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Simsbury Blazes Trail with Bike Safety Education Training for Connecticut Teachers

Biking “students” head off for the mountain bike trail for specialized training.
Biking “students” head off for the mountain bike trail for specialized training.

Submitted release 

On Wednesday, Oct. 16, at Simsbury’s Central Elementary School, Simsbury's Elementary Physical Education Department hosted a unique bike safety education workshop for other physical education teachers from around Connecticut. About a dozen physical education teachers from around the state attended this interactive workshop to learn how to implement a bike safety unit within their schools, either through an intramural program or physical education curriculum. The all-day workshop was offered through a cooperative effort with the Simsbury Public Schools, Bike Walk Connecticut, and Simsbury Free Bike.

Bike safety education, including etiquette, will be incorporated into the fourth-grade physical education curriculum at all five elementary schools. Two schools, Tootin’ Hills and Latimer Lane, piloted the program last spring. Tariffville will implement the curriculum this month, while Central and Squadron Line will be rounding out the effort this spring. The Bike Walk Connecticut program began with the town of Berlin’s physical education teacher, Jim Arnold, who took his love for biking to the next level by designing and advocating for this “train the trainer” format.

Observing the workshop was Amy Muska, Simsbury’s Department of Health and Physical Education Supervisor. Through strong collaboration with her elementary staff, Muska has helped to bring bicycle safety curriculum in the district; she said she wanted to be there for every bit of the workshop “to hear it, see it, and document it.”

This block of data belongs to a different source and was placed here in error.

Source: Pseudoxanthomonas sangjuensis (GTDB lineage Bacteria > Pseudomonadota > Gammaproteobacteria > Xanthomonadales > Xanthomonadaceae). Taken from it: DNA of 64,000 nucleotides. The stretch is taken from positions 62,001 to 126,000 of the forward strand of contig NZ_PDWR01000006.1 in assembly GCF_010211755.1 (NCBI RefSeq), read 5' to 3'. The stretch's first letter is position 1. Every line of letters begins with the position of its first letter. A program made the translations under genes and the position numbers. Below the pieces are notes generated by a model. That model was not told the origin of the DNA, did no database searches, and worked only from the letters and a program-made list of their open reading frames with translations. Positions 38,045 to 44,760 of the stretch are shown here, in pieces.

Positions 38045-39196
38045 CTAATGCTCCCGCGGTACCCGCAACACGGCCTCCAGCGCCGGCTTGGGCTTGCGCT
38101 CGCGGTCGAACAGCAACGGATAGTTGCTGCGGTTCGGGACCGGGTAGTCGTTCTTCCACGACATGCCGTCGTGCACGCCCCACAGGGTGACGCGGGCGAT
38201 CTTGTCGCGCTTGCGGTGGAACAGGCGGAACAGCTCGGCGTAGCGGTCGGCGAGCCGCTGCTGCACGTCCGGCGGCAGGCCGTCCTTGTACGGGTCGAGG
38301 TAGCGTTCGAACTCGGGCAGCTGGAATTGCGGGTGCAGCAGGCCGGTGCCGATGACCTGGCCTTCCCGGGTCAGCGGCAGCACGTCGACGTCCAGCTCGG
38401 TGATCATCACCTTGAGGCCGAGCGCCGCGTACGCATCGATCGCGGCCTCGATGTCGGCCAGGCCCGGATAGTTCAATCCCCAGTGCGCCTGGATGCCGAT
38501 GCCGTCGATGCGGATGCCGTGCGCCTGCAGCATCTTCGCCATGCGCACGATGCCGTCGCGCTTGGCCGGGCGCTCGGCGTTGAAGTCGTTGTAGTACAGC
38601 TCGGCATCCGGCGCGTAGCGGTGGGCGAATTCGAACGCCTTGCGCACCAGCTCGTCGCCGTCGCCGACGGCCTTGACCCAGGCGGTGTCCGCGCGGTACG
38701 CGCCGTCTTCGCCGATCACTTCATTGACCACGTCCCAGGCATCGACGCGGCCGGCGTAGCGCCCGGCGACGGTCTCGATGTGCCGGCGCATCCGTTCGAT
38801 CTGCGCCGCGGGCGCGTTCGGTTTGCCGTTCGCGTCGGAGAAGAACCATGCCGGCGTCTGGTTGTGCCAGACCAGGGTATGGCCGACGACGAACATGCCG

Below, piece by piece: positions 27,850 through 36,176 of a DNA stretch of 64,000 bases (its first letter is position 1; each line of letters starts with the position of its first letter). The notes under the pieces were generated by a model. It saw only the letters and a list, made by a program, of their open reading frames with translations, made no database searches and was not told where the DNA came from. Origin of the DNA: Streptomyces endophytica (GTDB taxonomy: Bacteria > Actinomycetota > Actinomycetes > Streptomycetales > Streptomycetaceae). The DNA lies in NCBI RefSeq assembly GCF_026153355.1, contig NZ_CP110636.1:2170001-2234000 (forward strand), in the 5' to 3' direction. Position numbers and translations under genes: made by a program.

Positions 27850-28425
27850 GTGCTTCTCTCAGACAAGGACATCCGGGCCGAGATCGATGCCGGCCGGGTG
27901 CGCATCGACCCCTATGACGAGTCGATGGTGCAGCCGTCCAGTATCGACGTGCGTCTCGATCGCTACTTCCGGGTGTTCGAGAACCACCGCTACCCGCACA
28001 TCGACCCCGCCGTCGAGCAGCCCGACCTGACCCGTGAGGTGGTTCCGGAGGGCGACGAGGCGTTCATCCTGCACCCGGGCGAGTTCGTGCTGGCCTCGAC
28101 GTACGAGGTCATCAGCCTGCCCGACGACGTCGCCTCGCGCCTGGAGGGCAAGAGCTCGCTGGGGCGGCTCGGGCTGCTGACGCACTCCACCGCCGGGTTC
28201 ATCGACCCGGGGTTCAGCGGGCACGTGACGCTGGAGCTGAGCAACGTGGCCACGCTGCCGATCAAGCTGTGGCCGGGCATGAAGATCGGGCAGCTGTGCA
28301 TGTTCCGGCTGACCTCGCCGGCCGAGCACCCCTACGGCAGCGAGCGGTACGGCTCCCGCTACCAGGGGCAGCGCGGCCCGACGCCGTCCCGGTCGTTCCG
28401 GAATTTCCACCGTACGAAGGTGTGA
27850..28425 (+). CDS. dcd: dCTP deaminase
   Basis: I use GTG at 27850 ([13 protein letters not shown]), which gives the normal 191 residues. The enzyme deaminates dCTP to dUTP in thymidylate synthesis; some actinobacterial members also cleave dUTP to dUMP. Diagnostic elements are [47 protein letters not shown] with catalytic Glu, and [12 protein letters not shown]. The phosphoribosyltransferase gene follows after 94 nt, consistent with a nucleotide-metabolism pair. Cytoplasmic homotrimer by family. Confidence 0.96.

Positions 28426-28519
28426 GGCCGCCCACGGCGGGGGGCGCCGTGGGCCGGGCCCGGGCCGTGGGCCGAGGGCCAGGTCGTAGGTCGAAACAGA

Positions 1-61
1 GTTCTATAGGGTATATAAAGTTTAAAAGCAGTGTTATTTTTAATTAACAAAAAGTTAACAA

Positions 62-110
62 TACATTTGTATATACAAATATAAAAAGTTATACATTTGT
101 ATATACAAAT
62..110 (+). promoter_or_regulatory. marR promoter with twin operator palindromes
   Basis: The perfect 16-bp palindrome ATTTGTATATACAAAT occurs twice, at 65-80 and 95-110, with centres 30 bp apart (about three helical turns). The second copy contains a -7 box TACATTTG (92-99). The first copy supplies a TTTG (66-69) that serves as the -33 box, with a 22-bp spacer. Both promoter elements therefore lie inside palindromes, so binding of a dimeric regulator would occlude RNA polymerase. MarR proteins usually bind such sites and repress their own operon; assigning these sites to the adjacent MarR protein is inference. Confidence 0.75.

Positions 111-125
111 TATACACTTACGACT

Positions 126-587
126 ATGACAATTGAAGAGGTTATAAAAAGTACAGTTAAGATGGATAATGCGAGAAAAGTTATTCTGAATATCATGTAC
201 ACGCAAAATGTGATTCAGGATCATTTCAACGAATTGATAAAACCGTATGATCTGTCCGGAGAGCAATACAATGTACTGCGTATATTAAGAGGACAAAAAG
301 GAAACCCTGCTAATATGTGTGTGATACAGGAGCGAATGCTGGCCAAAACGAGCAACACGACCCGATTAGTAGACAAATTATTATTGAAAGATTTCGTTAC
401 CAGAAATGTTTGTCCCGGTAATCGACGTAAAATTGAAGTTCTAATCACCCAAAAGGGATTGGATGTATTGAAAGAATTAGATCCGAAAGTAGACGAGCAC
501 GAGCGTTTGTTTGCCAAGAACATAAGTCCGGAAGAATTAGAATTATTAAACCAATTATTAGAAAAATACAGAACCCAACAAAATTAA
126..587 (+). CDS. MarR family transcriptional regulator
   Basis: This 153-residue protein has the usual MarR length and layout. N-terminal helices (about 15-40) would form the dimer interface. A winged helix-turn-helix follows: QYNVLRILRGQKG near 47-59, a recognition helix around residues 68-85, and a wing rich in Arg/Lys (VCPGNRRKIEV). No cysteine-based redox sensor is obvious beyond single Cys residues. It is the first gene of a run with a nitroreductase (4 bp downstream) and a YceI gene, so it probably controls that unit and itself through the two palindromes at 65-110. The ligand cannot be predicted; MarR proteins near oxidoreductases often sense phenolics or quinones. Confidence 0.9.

Each participant left the workshop with a two-inch thick binder outlining the curriculum, covering everything from how to properly size a bike helmet, what happens when you use just the front brakes on a bike, when and how to shift gears, proper hand signals, traffic signs, and much more. Pretty much anything you would want to know about riding and the rules of the road were contained in the binders. Participants came from towns as far away as Trumbull, Cheshire, Terryville, Suffield, Glastonbury, Gilbert/Winsted, and Waterbury.

The learning experience didn’t just rely on papers and Powerpoints—the real training took place outside, where the “students” engaged in activities that tested their biking abilities, including mountain biking in the woods and navigating over logs. Not every teacher turned out to be a biking expert, more than one literally getting hung up on a log, perhaps learning all the more about the skills they needed from their sometimes uncomfortable miscalculation. One participant commented that it was much harder than it looked, adding ruefully, “The kids do this all the time!”

Although the effort to implement bike safety into the curriculum has been successful, some of the challenges, said Muska, have included renting or transporting bikes, although the community has stepped up to help, especially Bike Walk CT and Simsbury Free Bike. The department has purchased extra helmets, which will also help ensure that all students can learn to ride safely, from a very young age all the way to adulthood.

Central School physical education teacher Nichole Bailey-Gates, who attended the training, pointed out the benefits for not just the educational community but the Simsbury community as well. “Biking is lifelong. We are a bike-friendly community, so we are hoping to plant the seed abut bike safety with the kids.”

Besides the overarching goal of achieving a healthy lifestyle for children, another of the benefits of cycling, Bailey-Gates added, is “it’s a great way to connect with parents.”

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